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Vive Offenbach! (Rosenthal) [2009]

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Vive Offenbach! (Rosenthal) [2009]

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Disc: 1
1. Pomme d'api, operetta in 1 act: 'Qu'est-ce que vous dites? '
2. Pomme d'api, operetta in 1 act: 'L'employé m'a dit'
3. Pomme d'api, operetta in 1 act: 'Quand il a vu'
4. Pomme d'api, operetta in 1 act: 'Mon oncle, ne vous fâchez pas'
5. Pomme d'api, operetta in 1 act: 'Eh bien, non... je ne me fâcherai pas'
6. Pomme d'api, operetta in 1 act: 'Bonjour monsieur'
7. Pomme d'api, operetta in 1 act: 'Et si on vous en demandait'
8. Pomme d'api, operetta in 1 act: 'Va donc, va donc chercher le gril'
9. Pomme d'api, operetta in 1 act: 'Bon! Je vais chercher le gril'
10. Pomme d'api, operetta in 1 act: 'C'est un dimanche, un matin'
11. Pomme d'api, operetta in 1 act: 'C'est moi!'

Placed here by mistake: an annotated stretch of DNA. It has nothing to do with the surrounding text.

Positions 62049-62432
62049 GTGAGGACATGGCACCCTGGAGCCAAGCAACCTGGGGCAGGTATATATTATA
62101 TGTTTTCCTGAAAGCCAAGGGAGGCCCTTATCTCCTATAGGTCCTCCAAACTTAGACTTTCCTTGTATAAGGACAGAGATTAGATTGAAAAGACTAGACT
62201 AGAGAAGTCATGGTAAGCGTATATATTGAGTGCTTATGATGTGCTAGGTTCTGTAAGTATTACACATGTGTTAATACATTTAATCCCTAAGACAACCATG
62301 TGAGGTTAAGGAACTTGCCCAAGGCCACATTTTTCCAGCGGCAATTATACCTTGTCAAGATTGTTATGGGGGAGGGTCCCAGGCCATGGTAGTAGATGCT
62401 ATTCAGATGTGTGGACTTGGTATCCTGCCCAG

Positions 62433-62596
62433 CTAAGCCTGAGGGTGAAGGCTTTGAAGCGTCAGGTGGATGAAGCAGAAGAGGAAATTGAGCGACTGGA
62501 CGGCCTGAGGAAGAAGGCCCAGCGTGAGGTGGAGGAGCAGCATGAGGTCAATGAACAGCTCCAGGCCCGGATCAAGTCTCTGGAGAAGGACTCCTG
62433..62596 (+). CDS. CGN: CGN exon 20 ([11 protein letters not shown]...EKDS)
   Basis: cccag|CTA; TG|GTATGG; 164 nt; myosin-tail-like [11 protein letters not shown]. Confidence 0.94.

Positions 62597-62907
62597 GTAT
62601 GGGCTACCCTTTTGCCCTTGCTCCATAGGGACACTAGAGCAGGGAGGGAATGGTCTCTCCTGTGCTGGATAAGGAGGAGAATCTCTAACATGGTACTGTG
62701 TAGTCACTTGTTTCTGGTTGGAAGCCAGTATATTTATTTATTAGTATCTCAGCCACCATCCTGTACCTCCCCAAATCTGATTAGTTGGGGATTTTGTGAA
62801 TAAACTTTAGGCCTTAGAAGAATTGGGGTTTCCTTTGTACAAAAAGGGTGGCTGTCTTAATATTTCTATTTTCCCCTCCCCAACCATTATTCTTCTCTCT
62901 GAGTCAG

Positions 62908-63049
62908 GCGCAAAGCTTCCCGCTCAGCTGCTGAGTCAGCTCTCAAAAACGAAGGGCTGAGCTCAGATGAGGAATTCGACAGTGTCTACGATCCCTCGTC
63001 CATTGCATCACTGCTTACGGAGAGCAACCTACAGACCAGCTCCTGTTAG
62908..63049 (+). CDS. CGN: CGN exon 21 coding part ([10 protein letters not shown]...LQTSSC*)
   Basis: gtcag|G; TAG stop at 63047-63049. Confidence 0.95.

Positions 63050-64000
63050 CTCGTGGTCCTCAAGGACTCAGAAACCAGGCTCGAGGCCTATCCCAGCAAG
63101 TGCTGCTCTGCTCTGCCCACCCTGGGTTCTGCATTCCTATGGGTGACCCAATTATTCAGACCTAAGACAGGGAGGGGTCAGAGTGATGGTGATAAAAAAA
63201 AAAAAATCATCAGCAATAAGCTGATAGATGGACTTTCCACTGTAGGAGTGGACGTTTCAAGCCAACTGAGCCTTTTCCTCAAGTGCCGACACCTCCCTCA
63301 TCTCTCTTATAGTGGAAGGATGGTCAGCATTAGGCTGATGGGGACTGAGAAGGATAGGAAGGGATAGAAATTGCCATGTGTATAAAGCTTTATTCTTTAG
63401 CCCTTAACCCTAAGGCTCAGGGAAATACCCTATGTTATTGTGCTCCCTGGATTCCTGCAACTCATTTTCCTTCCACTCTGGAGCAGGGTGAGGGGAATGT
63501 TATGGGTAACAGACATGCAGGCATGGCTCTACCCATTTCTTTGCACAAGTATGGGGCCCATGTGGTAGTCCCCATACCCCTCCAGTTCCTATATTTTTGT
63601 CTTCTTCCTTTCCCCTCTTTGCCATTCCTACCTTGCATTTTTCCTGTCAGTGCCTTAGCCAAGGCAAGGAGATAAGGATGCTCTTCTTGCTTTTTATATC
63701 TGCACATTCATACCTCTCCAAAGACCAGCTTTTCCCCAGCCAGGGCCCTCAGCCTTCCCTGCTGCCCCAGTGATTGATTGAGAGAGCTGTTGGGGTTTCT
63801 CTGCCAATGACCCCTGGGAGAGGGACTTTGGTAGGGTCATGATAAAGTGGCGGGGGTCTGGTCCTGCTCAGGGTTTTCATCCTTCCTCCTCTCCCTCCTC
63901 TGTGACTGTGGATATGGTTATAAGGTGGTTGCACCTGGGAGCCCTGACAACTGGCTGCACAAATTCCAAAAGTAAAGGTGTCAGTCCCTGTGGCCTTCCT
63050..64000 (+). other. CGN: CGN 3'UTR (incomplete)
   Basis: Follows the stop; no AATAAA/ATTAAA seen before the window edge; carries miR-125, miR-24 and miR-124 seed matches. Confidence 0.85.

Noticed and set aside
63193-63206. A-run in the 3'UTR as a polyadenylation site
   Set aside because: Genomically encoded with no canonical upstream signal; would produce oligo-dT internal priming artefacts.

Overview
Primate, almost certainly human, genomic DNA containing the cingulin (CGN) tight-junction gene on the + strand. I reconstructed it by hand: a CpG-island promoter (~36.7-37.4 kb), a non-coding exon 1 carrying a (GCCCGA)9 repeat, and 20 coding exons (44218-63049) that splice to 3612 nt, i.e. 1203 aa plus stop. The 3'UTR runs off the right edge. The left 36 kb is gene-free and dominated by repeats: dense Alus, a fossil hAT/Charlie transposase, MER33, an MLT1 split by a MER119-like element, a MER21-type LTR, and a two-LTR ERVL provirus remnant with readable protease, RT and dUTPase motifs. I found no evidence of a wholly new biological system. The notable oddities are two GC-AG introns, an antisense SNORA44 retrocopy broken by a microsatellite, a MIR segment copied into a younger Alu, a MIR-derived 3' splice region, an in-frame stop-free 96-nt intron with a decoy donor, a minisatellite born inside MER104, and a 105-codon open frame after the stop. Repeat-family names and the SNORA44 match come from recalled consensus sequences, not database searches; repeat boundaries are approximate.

12. Pomme d'api, operetta in 1 act: 'A table, à table'
13. Pomme d'api, operetta in 1 act: 'Ah! Tu m'embêtes, toi'
14. Pomme d'api, operetta in 1 act: 'Écoutez votre coeur'
15. Pomme d'api, operetta in 1 act: 'Si je l'aime toujours'
16. Pomme d'api, operetta in 1 act: Final
17. Monsieur Choufleury restera chez lui le . . ., operetta in 1 act: 'Ernestine! habille-toi!'
18. Monsieur Choufleury restera chez lui le . . ., operetta in 1 act: 'J'étais vraiment très ignorante'
19. Monsieur Choufleury restera chez lui le . . ., operetta in 1 act: 'Ernestine! Chère Ernestine!'
20. Monsieur Choufleury restera chez lui le . . ., operetta in 1 act: 'Pedro possède une guitare'
21. Monsieur Choufleury restera chez lui le . . ., operetta in 1 act: 'Et je n'épouserais pas'
22. Monsieur Choufleury restera chez lui le . . ., operetta in 1 act: 'En naissant, chaque creature'
23. Monsieur Choufleury restera chez lui le . . ., operetta in 1 act: 'John! John! John! mon ami!'
24. Monsieur Choufleury restera chez lui le . . ., operetta in 1 act: 'Babylas! Babylas! Babylas!... J'arrive en galant paladin!'

Disc: 2
1. Monsieur Choufleury restera chez lui le . . ., operetta in 1 act: 'Qui est et d'ou vient ce jeune homme?'
2. Monsieur Choufleury restera chez lui le . . ., operetta in 1 act: 'Le plaisir nous invite'
3. Monsieur Choufleury restera chez lui le . . ., operetta in 1 act: 'Bonjour, cher Balandard'
4. Monsieur Choufleury restera chez lui le . . ., operetta in 1 act: 'Italia la bella' et reprise de L'Ensemble